Vignettes of a Baby Boomer Part 6
Making It On Our Own
I only stayed with the sitter through my fourth-grade year. Once I turned ten, my mother trusted me enough to stay alone for two hours after school. My brother was supposed to babysit, but always sneaked out to hang at La Bonita Park with his friends. Besides, I preferred to be alone inside of our boxy, 900 square feet tract home without the distraction of a loud television through paper-thin walls. I learned at a very young age to rely on myself for sustenance and comfort when my family world fell apart.
My mother had an antique rocking chair in the living room. When no one was home, I would load up several of her Columbia Record Club albums on the turnstile of her mono stereo console and rock away the hours to the imaginings of my mind. I was a slave escaping captivity to the gospel standard “Follow the Drinking Gourd” by Joe and Eddie; I was a singer in a cool jazz club to the smooth crooning of “Mack the Knife” by Bobby Darin; and, I was Anita dancing for her life on a New York skyline to the Latin rhythms of “America” from West Side Story. I found much solace in that rocking chair to the music of my life.
We had been spending every other weekend with our father by the time he remarried in 1965. Billie seemed nice enough and I was too naive to understand how my first impression of her might have hurt my mother’s feelings. She was a petite woman who looked like a faded copy of Elizabeth Taylor. After hours of hair and make-up, she could pass for a reasonable facsimile of the stunning actress.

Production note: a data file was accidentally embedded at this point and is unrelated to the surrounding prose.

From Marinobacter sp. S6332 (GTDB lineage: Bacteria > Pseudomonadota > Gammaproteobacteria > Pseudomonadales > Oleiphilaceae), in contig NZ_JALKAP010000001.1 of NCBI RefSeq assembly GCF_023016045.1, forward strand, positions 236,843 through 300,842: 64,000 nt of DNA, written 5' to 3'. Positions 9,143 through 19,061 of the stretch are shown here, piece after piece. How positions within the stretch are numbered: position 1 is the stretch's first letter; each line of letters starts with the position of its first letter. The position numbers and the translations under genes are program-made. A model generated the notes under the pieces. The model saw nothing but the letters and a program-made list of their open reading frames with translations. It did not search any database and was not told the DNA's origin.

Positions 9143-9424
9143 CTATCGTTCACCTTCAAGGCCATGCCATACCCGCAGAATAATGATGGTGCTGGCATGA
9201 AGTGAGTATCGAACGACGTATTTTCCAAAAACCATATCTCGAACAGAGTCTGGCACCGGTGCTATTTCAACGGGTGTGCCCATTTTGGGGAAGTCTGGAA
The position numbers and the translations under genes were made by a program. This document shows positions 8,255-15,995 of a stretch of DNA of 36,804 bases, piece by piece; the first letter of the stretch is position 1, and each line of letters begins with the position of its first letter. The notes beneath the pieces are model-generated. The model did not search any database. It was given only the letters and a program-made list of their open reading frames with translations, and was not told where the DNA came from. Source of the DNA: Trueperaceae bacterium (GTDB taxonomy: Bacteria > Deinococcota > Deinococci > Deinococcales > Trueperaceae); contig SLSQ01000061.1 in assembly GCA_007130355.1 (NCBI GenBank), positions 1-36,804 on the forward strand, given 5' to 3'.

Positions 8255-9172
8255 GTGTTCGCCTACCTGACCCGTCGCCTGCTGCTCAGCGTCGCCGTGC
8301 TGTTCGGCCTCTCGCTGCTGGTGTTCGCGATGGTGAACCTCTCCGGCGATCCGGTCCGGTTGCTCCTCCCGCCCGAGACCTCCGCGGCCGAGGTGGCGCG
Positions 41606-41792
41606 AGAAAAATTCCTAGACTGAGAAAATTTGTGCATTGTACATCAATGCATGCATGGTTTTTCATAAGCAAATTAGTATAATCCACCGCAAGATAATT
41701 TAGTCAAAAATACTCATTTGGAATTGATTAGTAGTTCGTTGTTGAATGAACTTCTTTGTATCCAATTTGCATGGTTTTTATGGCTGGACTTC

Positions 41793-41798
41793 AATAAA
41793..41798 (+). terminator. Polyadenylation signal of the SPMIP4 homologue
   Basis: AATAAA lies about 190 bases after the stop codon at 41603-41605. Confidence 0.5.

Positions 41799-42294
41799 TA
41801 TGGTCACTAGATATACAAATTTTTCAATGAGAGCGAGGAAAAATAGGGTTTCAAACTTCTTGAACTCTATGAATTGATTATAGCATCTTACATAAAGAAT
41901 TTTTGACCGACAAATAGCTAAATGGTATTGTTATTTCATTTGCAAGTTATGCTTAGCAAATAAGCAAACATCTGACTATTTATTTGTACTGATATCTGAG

So, after our first meeting with my father’s new wife, I bounced in the door yelling, “Mom, Billie looks just like Elizabeth Taylor!” My mother handled her hurt like a champ, as she has always done. Mom gave me a weak smile and then promptly changed the subject. What I failed to tell my mother on that day was that her natural beauty and superior intellect far surpassed the caked-on beauty of an insipid woman who drank too much.
I soon figured out that our weekend visits were simply part of an obligatory court mandate on my father’s part. He and Billie went about their usual business of drinking and smoking in front of the television while I played with Billie’s younger daughter, three years my junior, in her frilly pink room with the canopy bed. My brother opted out of the visits early on in as he had no one with whom to relate. And, he couldn’t have cared less about my father’s corporate career. All of Jack and Billie’s children had to fit into their life, but what we wanted to do wasn’t a consideration. In fact, we didn’t suggest otherwise. Ever.
I never thought about my father’s drinking much as he was a very successful salesman for several well-known corporations. I was always proud of my funny, outgoing father and I loved listening to his stories. Even though we didn’t do much as a family when I stayed with him, except for the occasional meal out and an R-rated movie in downtown Los Angeles, my father made me feel intelligent by conversing with me as if I were one of his peers. It wasn’t until we truly needed him, that our father’s veneer began to crack.